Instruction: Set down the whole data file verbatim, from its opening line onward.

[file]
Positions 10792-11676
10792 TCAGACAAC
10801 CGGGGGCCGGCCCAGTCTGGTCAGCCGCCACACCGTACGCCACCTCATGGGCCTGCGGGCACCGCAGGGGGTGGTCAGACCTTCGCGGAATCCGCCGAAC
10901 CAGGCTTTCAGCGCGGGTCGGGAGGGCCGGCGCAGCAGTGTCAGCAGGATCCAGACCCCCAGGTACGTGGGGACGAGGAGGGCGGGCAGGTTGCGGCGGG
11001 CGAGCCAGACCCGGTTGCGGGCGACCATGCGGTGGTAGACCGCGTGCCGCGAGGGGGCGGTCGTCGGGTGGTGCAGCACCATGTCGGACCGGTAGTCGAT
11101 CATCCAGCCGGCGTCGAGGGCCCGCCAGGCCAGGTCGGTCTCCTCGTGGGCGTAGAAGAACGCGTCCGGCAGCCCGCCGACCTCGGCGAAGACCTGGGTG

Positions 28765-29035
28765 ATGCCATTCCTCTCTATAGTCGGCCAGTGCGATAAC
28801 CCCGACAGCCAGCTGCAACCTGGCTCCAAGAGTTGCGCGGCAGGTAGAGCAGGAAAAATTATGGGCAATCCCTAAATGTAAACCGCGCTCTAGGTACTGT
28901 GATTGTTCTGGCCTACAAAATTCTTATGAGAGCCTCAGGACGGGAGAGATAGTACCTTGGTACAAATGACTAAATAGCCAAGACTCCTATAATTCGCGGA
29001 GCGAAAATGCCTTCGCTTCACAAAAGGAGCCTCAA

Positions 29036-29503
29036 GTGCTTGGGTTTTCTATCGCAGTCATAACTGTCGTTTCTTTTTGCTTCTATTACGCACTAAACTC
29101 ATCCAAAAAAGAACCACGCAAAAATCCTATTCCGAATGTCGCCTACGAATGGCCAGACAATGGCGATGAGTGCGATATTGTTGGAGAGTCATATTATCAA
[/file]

Positions 10792-11676
10792 TCAGACAAC
10801 CGGGGGCCGGCCCAGTCTGGTCAGCCGCCACACCGTACGCCACCTCATGGGCCTGCGGGCACCGCAGGGGGTGGTCAGACCTTCGCGGAATCCGCCGAAC
10901 CAGGCTTTCAGCGCGGGTCGGGAGGGCCGGCGCAGCAGTGTCAGCAGGATCCAGACCCCCAGGTACGTGGGGACGAGGAGGGCGGGCAGGTTGCGGCGGG
11001 CGAGCCAGACCCGGTTGCGGGCGACCATGCGGTGGTAGACCGCGTGCCGCGAGGGGGCGGTCGTCGGGTGGTGCAGCACCATGTCGGACCGGTAGTCGAT
11101 CATCCAGCCGGCGTCGAGGGCCCGCCAGGCCAGGTCGGTCTCCTCGTGGGCGTAGAAGAACGCGTCCGGCAGCCCGCCGACCTCGGCGAAGACCTGGGTG

Positions 28765-29035
28765 ATGCCATTCCTCTCTATAGTCGGCCAGTGCGATAAC
28801 CCCGACAGCCAGCTGCAACCTGGCTCCAAGAGTTGCGCGGCAGGTAGAGCAGGAAAAATTATGGGCAATCCCTAAATGTAAACCGCGCTCTAGGTACTGT
28901 GATTGTTCTGGCCTACAAAATTCTTATGAGAGCCTCAGGACGGGAGAGATAGTACCTTGGTACAAATGACTAAATAGCCAAGACTCCTATAATTCGCGGA
29001 GCGAAAATGCCTTCGCTTCACAAAAGGAGCCTCAA

Positions 29036-29503
29036 GTGCTTGGGTTTTCTATCGCAGTCATAACTGTCGTTTCTTTTTGCTTCTATTACGCACTAAACTC
29101 ATCCAAAAAAGAACCACGCAAAAATCCTATTCCGAATGTCGCCTACGAATGGCCAGACAATGGCGATGAGTGCGATATTGTTGGAGAGTCATATTATCAA